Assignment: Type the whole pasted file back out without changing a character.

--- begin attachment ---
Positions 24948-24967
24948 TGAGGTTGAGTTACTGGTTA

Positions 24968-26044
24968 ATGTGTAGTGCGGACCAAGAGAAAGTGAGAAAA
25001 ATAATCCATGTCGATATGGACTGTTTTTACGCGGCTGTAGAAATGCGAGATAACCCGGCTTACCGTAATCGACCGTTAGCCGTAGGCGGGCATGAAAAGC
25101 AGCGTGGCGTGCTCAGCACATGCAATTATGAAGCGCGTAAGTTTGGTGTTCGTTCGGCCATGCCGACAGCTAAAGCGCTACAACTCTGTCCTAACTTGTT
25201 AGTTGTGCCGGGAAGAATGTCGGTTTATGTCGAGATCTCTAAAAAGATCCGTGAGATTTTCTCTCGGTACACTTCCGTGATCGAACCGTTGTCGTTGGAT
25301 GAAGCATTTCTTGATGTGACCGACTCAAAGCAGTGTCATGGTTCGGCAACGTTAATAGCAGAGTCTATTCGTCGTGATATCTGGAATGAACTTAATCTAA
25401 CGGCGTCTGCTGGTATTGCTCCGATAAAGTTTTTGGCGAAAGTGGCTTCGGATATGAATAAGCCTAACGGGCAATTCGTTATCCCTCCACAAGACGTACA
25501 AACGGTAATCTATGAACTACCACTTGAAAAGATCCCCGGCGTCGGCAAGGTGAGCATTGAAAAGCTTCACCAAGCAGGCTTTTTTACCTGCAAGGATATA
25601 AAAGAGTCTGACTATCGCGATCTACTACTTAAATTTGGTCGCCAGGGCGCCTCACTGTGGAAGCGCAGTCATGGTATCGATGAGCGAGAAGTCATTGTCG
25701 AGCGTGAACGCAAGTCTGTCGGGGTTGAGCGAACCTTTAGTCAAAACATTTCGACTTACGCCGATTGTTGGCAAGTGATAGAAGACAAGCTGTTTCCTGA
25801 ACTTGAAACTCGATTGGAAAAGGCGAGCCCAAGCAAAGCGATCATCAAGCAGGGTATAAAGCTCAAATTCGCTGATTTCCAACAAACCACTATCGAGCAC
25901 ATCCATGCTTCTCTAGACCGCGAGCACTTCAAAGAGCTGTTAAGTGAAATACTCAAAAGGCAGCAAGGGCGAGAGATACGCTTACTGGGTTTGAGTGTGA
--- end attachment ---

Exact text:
Positions 24948-24967
24948 TGAGGTTGAGTTACTGGTTA

Positions 24968-26044
24968 ATGTGTAGTGCGGACCAAGAGAAAGTGAGAAAA
25001 ATAATCCATGTCGATATGGACTGTTTTTACGCGGCTGTAGAAATGCGAGATAACCCGGCTTACCGTAATCGACCGTTAGCCGTAGGCGGGCATGAAAAGC
25101 AGCGTGGCGTGCTCAGCACATGCAATTATGAAGCGCGTAAGTTTGGTGTTCGTTCGGCCATGCCGACAGCTAAAGCGCTACAACTCTGTCCTAACTTGTT
25201 AGTTGTGCCGGGAAGAATGTCGGTTTATGTCGAGATCTCTAAAAAGATCCGTGAGATTTTCTCTCGGTACACTTCCGTGATCGAACCGTTGTCGTTGGAT
25301 GAAGCATTTCTTGATGTGACCGACTCAAAGCAGTGTCATGGTTCGGCAACGTTAATAGCAGAGTCTATTCGTCGTGATATCTGGAATGAACTTAATCTAA
25401 CGGCGTCTGCTGGTATTGCTCCGATAAAGTTTTTGGCGAAAGTGGCTTCGGATATGAATAAGCCTAACGGGCAATTCGTTATCCCTCCACAAGACGTACA
25501 AACGGTAATCTATGAACTACCACTTGAAAAGATCCCCGGCGTCGGCAAGGTGAGCATTGAAAAGCTTCACCAAGCAGGCTTTTTTACCTGCAAGGATATA
25601 AAAGAGTCTGACTATCGCGATCTACTACTTAAATTTGGTCGCCAGGGCGCCTCACTGTGGAAGCGCAGTCATGGTATCGATGAGCGAGAAGTCATTGTCG
25701 AGCGTGAACGCAAGTCTGTCGGGGTTGAGCGAACCTTTAGTCAAAACATTTCGACTTACGCCGATTGTTGGCAAGTGATAGAAGACAAGCTGTTTCCTGA
25801 ACTTGAAACTCGATTGGAAAAGGCGAGCCCAAGCAAAGCGATCATCAAGCAGGGTATAAAGCTCAAATTCGCTGATTTCCAACAAACCACTATCGAGCAC
25901 ATCCATGCTTCTCTAGACCGCGAGCACTTCAAAGAGCTGTTAAGTGAAATACTCAAAAGGCAGCAAGGGCGAGAGATACGCTTACTGGGTTTGAGTGTGA